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SQLite vs MySQL – What’s the Difference

A core part of any website or development design is the database. There are several databases available on the market. SQLite, as well as MySQL, are equally popular open source databases. In this article, we’ll break down the essential differences between the two and help you understand the two – SQLite vs MySQL.

The database management system also referred to as a DBMS is often called RDBMS. RDBMS stands for Relational Database management system. At the most rudimentary level, all databases are used to manage, maintain, and manipulate data.

Data models can be one of two:

  1. NoSQL – an unstructured and is still evolving model
  2. Relational DBMS – a structured and more prominently used model

What is a Database Management System

A DBMS is a software that interacts with a database. It facilitates several operations over the databases it manages. A few of these operations are:

  • Managing the access of a database
  • Running SQL queries
  • Writing data into the database
  • Updating database
  • Deleting data from the database

In most cases, database and DBMS are used interchangeably. However, a database is a collection of stored data while a DBMS is the software used to access the database.

Every DBMS has an underlying model which decides the structure of the database and how the data can be retrieved. A relational DBMS uses the relational data model. Here data is organized in the form of tables. Each table has a set of attributes or columns, and each row also referred to as tuples have a relation. Owing to this, the structuring is referred to as RDBMS.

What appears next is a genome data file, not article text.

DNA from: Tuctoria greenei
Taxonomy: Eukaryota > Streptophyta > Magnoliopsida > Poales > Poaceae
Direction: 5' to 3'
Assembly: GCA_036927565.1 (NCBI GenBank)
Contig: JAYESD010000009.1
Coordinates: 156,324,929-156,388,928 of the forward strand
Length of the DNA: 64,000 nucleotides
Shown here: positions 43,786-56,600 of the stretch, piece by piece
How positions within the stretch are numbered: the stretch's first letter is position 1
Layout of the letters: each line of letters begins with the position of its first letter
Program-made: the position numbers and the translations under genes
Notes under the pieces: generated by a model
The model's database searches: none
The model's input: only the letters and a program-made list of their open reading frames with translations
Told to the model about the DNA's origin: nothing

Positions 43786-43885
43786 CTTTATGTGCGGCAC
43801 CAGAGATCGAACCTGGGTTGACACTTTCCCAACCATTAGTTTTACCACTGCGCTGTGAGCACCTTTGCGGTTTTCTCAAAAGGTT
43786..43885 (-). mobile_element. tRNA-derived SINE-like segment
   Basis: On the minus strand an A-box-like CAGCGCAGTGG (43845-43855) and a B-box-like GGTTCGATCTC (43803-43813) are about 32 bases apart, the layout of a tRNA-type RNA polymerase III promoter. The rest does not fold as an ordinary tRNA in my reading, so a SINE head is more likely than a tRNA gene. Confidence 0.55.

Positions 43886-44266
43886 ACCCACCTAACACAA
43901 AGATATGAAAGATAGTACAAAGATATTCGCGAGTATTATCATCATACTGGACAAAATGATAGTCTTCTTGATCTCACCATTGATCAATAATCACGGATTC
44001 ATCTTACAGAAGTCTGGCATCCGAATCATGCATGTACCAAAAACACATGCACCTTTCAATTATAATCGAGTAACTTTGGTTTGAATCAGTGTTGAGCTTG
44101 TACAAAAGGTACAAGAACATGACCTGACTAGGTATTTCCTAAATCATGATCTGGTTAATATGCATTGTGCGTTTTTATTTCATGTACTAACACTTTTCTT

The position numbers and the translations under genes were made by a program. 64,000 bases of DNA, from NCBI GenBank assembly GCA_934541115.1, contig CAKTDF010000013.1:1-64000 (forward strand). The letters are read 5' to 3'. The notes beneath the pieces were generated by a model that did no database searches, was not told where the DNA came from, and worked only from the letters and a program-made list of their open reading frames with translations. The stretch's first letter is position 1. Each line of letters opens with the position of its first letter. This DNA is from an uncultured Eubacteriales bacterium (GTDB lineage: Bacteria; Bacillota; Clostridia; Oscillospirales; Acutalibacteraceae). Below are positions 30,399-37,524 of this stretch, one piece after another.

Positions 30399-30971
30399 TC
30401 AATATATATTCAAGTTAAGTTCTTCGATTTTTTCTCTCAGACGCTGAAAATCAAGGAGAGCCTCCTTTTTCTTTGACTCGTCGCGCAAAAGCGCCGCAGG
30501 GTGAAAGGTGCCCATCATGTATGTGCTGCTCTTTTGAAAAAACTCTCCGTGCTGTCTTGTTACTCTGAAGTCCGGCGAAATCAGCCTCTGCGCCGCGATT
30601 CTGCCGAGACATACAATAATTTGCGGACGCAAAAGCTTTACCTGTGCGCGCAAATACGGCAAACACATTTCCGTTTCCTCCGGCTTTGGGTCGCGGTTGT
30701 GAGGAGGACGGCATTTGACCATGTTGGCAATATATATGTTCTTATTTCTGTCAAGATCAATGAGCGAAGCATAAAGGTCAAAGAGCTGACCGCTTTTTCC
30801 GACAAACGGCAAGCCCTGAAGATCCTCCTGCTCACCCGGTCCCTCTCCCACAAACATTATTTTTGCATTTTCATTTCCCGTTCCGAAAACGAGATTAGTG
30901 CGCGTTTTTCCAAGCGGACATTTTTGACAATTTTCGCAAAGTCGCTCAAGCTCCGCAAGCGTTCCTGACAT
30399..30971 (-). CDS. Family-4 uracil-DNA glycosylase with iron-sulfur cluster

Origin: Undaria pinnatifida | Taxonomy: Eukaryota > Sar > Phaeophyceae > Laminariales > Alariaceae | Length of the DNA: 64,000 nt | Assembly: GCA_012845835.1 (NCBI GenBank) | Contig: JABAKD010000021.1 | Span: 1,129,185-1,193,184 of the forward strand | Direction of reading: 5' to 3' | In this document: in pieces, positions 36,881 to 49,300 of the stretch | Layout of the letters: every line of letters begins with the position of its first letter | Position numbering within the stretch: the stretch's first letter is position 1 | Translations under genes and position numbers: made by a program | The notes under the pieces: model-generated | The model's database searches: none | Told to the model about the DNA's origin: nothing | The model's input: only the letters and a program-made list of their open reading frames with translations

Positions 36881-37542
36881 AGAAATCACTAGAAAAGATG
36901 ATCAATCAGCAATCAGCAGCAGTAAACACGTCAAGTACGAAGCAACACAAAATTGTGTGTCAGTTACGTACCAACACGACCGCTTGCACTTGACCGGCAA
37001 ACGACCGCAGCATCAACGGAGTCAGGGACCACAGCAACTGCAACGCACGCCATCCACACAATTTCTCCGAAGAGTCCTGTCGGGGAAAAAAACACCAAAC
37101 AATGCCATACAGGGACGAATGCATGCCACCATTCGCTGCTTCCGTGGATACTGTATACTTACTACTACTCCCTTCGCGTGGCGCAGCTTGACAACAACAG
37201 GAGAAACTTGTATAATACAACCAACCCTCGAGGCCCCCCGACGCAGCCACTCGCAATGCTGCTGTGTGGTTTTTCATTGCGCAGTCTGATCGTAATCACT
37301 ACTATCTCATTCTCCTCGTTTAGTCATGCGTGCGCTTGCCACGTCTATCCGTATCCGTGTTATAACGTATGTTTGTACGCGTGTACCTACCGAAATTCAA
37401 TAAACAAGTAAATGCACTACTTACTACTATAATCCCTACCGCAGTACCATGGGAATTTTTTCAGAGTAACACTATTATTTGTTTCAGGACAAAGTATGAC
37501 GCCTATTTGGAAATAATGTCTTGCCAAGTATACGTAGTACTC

To work on a RDBMS, you have to use SQL or Structured Query Language. Each RDBMS has a different dialect.

SQLite vs MySQL

SQLite, as well as MySQL, are open source RDBMS. Let’s deep dive into their differences.

Architectural Difference – SQLite vs MySQL

  • SQLite is an open source project available in the public domain
  • MySQL is an open source project which is owned by Oracle

SQLite is a server-less database and is self-contained. This is also referred to as an embedded database which means the DB engine runs as a part of the app.

On the other hand, MySQL requires a server to run. MySQL will require a client and server architecture to interact over a network.

Data Type Support – SQLite vs MySQL

SQLite supports these datatypes: Blob, Integer, Null, Text, Real.

MySQL supports the below-mentioned datatypes:

Tinyint, Smallint, Mediumint, Int, Bigint, Double, Float, Real, Decimal, Double precision, Numeric, Timestamp, Date, Datetime, Char, Varchar, Year, Tinytext, Tinyblob, Blob, Text, MediumBlob, MediumText, Enum, Set, Longblob, Longtext.

As you can tell, MySQL is a lot more flexible when it comes to data types.

Storage and Portability – SQLite vs MySQL

The SQLite library is about 250 KB in size, while the MySQL server is about 600 MB. The SQLite directly stores info in a single file, making it easy to copy. No configurations are required, and the process ca be done using minimal support.

Before copying or exporting MySQL you need to condense it into a single file. For larger databases, this will be a time-consuming activity.

Multiple Access and Scalability – SQLite vs MySQL